Explainability has been a goal for Artificial Intelligence (AI) systems since their conception, with the need for explainability growing as more complex AI models are increasingly used in critical, high-stakes settings such as healthcare. Explanations have often added to an AI system in a non-principled, post-hoc manner. With greater adoption of these systems and emphasis on user-centric explainability, there is a need for a structured representation that treats explainability as a primary consideration, mapping end user needs to specific explanation types and the system's AI capabilities. We design an explanation ontology to model both the role of explanations, accounting for the system and user attributes in the process, and the range of different literature-derived explanation types. We indicate how the ontology can support user requirements for explanations in the domain of healthcare. We evaluate our ontology with a set of competency questions geared towards a system designer who might use our ontology to decide which explanation types to include, given a combination of users' needs and a system's capabilities, both in system design settings and in real-time operations. Through the use of this ontology, system designers will be able to make informed choices on which explanations AI systems can and should provide.
Automated platforms which support users in finding a mutually beneficial match, such as online dating and job recruitment sites, are becoming increasingly popular. These platforms often include recommender systems that assist users in finding a suitable match. While recommender systems which provide explanations for their recommendations have shown many benefits, explanation methods have yet to be adapted and tested in recommending suitable matches. In this paper, we introduce and extensively evaluate the use of "reciprocal explanations" -- explanations which provide reasoning as to why both parties are expected to benefit from the match. Through an extensive empirical evaluation, in both simulated and real-world dating platforms with 287 human participants, we find that when the acceptance of a recommendation involves a significant cost (e.g., monetary or emotional), reciprocal explanations outperform standard explanation methods which consider the recommendation receiver alone. However, contrary to what one may expect, when the cost of accepting a recommendation is negligible, reciprocal explanations are shown to be less effective than the traditional explanation methods.
We addressed the problem of a lack of semantic representation for user-centric explanations and different explanation types in our Explanation Ontology (https://purl.org/heals/eo). Such a representation is increasingly necessary as explainability has become an important problem in Artificial Intelligence with the emergence of complex methods and an uptake in high-precision and user-facing settings. In this submission, we provide step-by-step guidance for system designers to utilize our ontology, introduced in our resource track paper, to plan and model for explanations during the design of their Artificial Intelligence systems. We also provide a detailed example with our utilization of this guidance in a clinical setting.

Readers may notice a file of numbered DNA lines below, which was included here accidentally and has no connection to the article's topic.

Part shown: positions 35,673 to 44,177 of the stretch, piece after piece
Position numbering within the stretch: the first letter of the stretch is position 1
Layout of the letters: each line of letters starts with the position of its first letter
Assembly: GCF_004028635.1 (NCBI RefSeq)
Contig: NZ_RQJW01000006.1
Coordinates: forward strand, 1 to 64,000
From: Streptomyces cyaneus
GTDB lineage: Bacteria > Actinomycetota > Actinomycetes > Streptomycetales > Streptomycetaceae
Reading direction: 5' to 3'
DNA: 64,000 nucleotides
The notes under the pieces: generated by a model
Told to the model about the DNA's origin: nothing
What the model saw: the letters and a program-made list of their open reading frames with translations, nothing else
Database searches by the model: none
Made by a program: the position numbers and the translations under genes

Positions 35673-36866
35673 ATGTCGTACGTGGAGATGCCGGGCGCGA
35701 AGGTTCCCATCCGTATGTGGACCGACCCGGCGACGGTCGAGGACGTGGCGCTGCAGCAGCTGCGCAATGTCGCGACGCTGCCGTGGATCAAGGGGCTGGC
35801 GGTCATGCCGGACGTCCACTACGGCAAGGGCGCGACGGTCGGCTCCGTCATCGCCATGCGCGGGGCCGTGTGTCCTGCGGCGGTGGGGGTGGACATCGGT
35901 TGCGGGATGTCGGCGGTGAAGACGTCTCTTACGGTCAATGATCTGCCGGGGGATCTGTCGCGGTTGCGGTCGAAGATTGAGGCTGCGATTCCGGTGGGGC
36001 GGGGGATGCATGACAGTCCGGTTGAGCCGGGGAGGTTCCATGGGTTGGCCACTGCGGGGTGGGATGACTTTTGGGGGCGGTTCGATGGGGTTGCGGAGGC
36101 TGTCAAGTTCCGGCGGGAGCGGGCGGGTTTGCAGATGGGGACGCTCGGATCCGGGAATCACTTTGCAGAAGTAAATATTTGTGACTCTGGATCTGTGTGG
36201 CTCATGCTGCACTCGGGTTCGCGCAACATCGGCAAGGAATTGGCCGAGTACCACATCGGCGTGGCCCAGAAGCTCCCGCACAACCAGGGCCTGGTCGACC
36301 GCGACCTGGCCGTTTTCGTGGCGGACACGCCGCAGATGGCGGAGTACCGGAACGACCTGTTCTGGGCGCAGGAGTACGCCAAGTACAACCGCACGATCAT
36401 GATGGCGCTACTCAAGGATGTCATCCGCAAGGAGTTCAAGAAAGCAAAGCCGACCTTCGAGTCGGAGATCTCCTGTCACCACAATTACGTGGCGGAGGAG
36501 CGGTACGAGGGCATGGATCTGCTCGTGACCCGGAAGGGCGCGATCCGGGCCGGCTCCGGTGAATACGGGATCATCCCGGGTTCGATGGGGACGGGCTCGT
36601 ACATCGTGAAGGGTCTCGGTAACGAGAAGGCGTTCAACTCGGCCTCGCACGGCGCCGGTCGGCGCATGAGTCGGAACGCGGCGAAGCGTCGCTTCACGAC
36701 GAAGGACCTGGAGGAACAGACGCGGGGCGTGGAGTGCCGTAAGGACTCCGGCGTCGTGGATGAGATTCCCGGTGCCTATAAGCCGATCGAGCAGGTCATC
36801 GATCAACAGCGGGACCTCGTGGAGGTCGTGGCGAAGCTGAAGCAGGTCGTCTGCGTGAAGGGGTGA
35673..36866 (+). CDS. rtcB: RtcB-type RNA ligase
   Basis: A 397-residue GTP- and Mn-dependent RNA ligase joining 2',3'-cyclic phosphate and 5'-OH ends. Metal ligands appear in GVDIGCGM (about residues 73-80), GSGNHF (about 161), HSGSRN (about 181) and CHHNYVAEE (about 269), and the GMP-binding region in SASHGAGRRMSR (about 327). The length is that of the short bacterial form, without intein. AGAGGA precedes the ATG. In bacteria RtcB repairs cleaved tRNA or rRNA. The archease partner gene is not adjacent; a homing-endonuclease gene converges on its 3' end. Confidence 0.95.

Muhammad, Khalil (Insight Centre for Data Analytics, University College Dublin) | Lawlor, Aonghus (Insight Centre for Data Analytics, University College Dublin) | Smyth, Barry (Insight Centre for Data Analytics, University College Dublin)
Explanations are an important part of modern recommender systems. They help users to make better decisions, improve the conversion rate of browsers into buyers, and lead to greater user satisfaction in the long-run. In this paper, we extend recent work on generating explanations by mining user reviews. We show how this leads to a novel explanation format that can be tailored for the needs of the individual user. Moreover, we demonstrate how the explanations themselves can be used to rank recommendations so that items which can be associated with a more compelling explanation are ranked ahead of items that have a less compelling explanation. We evaluate our approach using a large-scale, real-world TripAdvisor dataset.
Intelligent decision support (IDS) systems leverage artificial intelligence techniques to generate recommendations that guide human users through the decision making phases of a task. However, a key challenge is that IDS systems are not perfect, and in complex real-world scenarios may produce incorrect output or fail to work altogether. The field of explainable AI planning (XAIP) has sought to develop techniques that make the decision making of sequential decision making AI systems more explainable to end-users. Critically, prior work in applying XAIP techniques to IDS systems has assumed that the plan being proposed by the planner is always optimal, and therefore the action or plan being recommended as decision support to the user is always correct. In this work, we examine novice user interactions with a non-robust IDS system -- one that occasionally recommends the wrong action, and one that may become unavailable after users have become accustomed to its guidance. We introduce a novel explanation type, subgoal-based explanations, for planning-based IDS systems, that supplements traditional IDS output with information about the subgoal toward which the recommended action would contribute. We demonstrate that subgoal-based explanations lead to improved user task performance, improve user ability to distinguish optimal and suboptimal IDS recommendations, are preferred by users, and enable more robust user performance in the case of IDS failure